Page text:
What sex is this tomato plant? It depends on when you ask.

www.popsci.com | 6/18/2019 | Staff
Mkgirlz (Posted by) Level 3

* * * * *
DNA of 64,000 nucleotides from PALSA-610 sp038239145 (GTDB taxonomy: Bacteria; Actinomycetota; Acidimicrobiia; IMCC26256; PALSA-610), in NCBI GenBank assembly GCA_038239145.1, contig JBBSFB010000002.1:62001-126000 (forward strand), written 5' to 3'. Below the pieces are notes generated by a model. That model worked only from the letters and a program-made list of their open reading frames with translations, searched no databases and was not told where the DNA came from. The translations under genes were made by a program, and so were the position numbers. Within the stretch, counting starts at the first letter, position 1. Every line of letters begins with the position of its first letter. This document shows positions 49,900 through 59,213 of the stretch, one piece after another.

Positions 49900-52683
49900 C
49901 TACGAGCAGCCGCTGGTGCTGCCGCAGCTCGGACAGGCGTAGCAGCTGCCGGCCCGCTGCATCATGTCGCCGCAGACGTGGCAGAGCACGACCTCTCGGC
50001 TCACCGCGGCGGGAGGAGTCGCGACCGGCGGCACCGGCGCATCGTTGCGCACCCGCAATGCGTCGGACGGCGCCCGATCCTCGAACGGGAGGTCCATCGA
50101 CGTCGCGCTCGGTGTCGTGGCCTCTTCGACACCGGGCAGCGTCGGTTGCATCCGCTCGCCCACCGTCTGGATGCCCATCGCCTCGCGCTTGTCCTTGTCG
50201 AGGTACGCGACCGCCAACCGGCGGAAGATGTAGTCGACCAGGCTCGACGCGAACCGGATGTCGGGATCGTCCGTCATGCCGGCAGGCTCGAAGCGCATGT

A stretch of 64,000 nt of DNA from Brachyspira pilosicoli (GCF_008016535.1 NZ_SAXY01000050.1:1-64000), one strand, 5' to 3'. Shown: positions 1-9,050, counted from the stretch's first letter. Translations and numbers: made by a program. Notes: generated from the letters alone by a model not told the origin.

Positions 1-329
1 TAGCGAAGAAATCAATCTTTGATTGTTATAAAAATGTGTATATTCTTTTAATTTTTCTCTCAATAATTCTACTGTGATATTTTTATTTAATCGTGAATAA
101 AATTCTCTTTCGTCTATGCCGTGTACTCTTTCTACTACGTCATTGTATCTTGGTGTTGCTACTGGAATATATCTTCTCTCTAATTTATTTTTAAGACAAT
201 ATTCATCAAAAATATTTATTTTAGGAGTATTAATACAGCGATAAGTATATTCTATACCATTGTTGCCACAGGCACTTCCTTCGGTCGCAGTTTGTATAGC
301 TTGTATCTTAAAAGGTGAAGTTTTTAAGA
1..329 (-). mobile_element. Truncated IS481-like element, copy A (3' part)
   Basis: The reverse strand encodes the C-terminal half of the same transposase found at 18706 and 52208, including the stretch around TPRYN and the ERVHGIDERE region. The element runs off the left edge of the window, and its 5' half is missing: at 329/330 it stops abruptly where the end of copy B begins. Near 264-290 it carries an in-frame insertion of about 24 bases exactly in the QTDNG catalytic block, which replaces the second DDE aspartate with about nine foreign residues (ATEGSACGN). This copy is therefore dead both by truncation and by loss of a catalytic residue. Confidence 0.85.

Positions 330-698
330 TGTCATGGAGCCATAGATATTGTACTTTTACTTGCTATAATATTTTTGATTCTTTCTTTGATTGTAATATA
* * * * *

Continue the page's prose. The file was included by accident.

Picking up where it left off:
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Martine, a biodiversity scientist at Bucknell University in Pennsylvania, has been studying nightshades in the Australian Monsoon Tropics for 20 years. Even so, he struggled to make sense of these particular specimens, which seemed to display a different sex every time researchers took a look. As you may remember from middle school biology class, most (but not all) flowering plants are bisexual, meaning they have flowers with both pistils, which produce female gametes, and stamens, which produce male gametes. Some species, like squash, have distinct male and...
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